Today, Explained

Today, Explained is Vox's daily news explainer podcast. Hosts Sean Rameswaram and Noel King will guide you through the most important stories of the day.


Part of the Vox Media Podcast Network.

News
Daily News
Politics
501
A phone call from Ukraine
Kurii Vasyl and his niece Yulya try to make sense of Russia’s invasion of their country. And Kyiv Independent reporter Igor Kossov explains the latest from Ukraine’s capital.
20 min
502
Why Ukraine matters
Vox’s Jonathan Guyer explain how a Russian invasion of Ukraine could affect me and you and everyone we know.
26 min
503
The Olympics on thin ice
This year’s weird Winter Olympics were overshadowed by politics, Covid-19, and the threat of war. But as NPR’s Tom Goldman explains, the biggest scandals were still about the sports.
25 min
504
Weapons of cash destruction
The US hopes the threat of sanctions will dissuade Russia from invading Ukraine. Historian Nicholas Mulder explains the surprising history of economic penalties as a weapon of war.
27 min
505
Bitcoin Bonnie and Clyde
A tech investor and his rapper wife were busted for a multi-billion dollar bitcoin heist. They couldn’t really spend any of the money.
19 min
506
All-American divorce
In her Today, Explained debut, co-host Noel King heads to Atlanta to find out why some people in one of its wealthiest neighborhoods are trying to secede from the rest of the city.
26 min
507
What the truck is happening in Canada?
A convoy of truckers angry over Covid-19 mandates is disrupting life in Canada’s capital city. Their movement is gaining traction in cities around the globe.
22 min
508
Sarah Palin v. The New York Times
The New York Times published an editorial that made false claims about Sarah Palin. A lawsuit over the error could change American media.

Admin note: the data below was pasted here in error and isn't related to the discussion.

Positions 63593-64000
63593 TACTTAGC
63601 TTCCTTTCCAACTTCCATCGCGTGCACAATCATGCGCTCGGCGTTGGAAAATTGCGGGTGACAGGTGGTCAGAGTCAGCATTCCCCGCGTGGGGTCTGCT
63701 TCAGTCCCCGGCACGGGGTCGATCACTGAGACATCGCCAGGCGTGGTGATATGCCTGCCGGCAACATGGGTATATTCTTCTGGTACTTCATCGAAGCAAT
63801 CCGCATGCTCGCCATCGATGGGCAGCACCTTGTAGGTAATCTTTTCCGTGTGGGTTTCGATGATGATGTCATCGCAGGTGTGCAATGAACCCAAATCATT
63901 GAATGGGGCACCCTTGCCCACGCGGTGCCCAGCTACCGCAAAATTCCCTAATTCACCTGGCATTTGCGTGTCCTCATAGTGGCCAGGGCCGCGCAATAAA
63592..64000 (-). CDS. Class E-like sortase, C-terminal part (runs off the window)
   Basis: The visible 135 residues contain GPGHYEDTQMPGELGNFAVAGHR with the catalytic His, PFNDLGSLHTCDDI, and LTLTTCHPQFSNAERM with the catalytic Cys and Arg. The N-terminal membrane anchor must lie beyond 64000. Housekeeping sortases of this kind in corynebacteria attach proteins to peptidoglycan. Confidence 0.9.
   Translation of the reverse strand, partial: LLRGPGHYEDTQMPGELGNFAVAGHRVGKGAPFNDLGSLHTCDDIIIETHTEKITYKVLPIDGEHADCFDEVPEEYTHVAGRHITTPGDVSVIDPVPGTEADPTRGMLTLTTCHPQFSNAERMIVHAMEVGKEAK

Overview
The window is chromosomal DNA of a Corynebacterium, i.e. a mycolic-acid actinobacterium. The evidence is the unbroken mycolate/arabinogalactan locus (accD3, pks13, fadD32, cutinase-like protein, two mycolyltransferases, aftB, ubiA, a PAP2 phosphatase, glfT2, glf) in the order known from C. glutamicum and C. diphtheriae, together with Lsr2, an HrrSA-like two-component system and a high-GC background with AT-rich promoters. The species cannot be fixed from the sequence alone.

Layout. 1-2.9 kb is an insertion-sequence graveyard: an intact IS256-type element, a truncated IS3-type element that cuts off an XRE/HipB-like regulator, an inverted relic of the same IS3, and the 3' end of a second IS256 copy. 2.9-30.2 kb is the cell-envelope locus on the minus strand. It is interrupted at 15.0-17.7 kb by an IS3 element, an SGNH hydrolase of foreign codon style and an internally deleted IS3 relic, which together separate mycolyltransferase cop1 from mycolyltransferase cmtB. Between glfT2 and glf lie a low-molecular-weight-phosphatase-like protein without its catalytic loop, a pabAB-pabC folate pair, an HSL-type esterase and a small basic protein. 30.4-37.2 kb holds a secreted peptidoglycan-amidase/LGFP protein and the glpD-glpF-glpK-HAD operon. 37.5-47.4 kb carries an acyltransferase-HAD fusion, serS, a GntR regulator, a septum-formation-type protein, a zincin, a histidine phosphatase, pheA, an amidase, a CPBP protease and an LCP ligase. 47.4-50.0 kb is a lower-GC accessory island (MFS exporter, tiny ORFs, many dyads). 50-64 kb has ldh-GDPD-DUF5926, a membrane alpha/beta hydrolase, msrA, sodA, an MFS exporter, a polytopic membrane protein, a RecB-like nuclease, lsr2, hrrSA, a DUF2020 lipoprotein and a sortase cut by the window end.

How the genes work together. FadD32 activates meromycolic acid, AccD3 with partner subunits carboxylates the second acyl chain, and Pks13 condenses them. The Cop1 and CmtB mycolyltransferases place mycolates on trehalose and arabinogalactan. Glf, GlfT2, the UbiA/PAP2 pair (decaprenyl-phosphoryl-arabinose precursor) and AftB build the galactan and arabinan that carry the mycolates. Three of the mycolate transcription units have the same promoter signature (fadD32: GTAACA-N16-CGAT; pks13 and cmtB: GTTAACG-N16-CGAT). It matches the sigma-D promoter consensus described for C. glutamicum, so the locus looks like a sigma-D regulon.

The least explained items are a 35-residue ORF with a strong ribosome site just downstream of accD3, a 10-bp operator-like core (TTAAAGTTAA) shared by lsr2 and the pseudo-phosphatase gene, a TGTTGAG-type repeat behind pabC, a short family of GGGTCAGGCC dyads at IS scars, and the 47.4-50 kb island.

24 min
509
The best and worst of Tom Brady
Quarterback Tom Brady will retire as the winningest football player in NFL history. ESPN's Seth Wickersham explains why so many people are happy to see him go.
32 min
510
How Brett Kavanaugh views time
When it comes to fixing discriminatory voting maps, nine months may not be enough for some justices. Ian Millhiser explains.
19 min
511
Why America loves a Jackass
The Oscar nominations are out, but the No. 1 movie in America features Johnny Knoxville and his friends hurting each other. He attempts to explain why, and Vox's Alissa Wilkinson picks up his slack.
26 min
512
How this Syria raid was different
President Biden gave strict orders to avoid collateral damage during a raid on an ISIS leader. Civilians still died, but it might be a sign of a shift at the Pentagon.
20 min
513
RIP SAT
Why are colleges ditching the test? A) The SAT is biased B) Colleges want to admit more diverse students C) The pandemic D) All of the above
22 min
514
Is everything trauma now?
Psychologists are worried that "trauma" is losing its meaning. A trauma survivor says they shouldn't be.
26 min
515
The case against masks
At least in schools.
27 min
516
Throwing money at the migrant crisis
Vice President Kamala Harris just attended Honduras’s presidential inauguration. Her trip was really about the US-Mexico border.
18 min
517
Spotify’s Joe Rogan problem
The podcast host built a massive audience by speaking to fringe figures in culture, business, and science. During the pandemic, that got him in trouble with Neil Young, among others.
29 min
518
Honey, I shrunk the kids’ tax credit
The US government let the expanded child tax credit expire ... just as researchers produced a study showing giving parents money might help improve brain development in kids.
25 min
519
Ukraine’s pipeline problem
The US is negotiating to stop Russia from invading Ukraine, but a Germany-backed natural gas project complicates things.
19 min
520
Breyer to Reteyer
Vox’s Ian Millhiser says American politics shifted during Justice Stephen Breyer’s career, until he no longer had a place in them.
20 min
521
Joe Biden, r u ok?
Build Back Blunders, and other presidential misadventures.
24 min
522
A Syrian war criminal is actually going to prison
Crimes against humanity are rarely prosecuted successfully, but a Syrian colonel got a life sentence for just that. Documentarian Adithya Sambamurthy explains how Germany is spearheading the effort.
22 min
523
China’s Winter Olympics (feat. Covid-19)
The Games don’t begin until February 4, but the drama around the pandemic, free speech, and diplomatic boycotts has been building for months. NPR’s Emily Feng explains from Beijing.
25 min
524
10 Downer Street
British Prime Minister Boris Johnson is facing political ruin because his aides partied while the UK locked down.
25 min
525
The man with a pig heart
That’ll do, pig. That’ll do.
24 min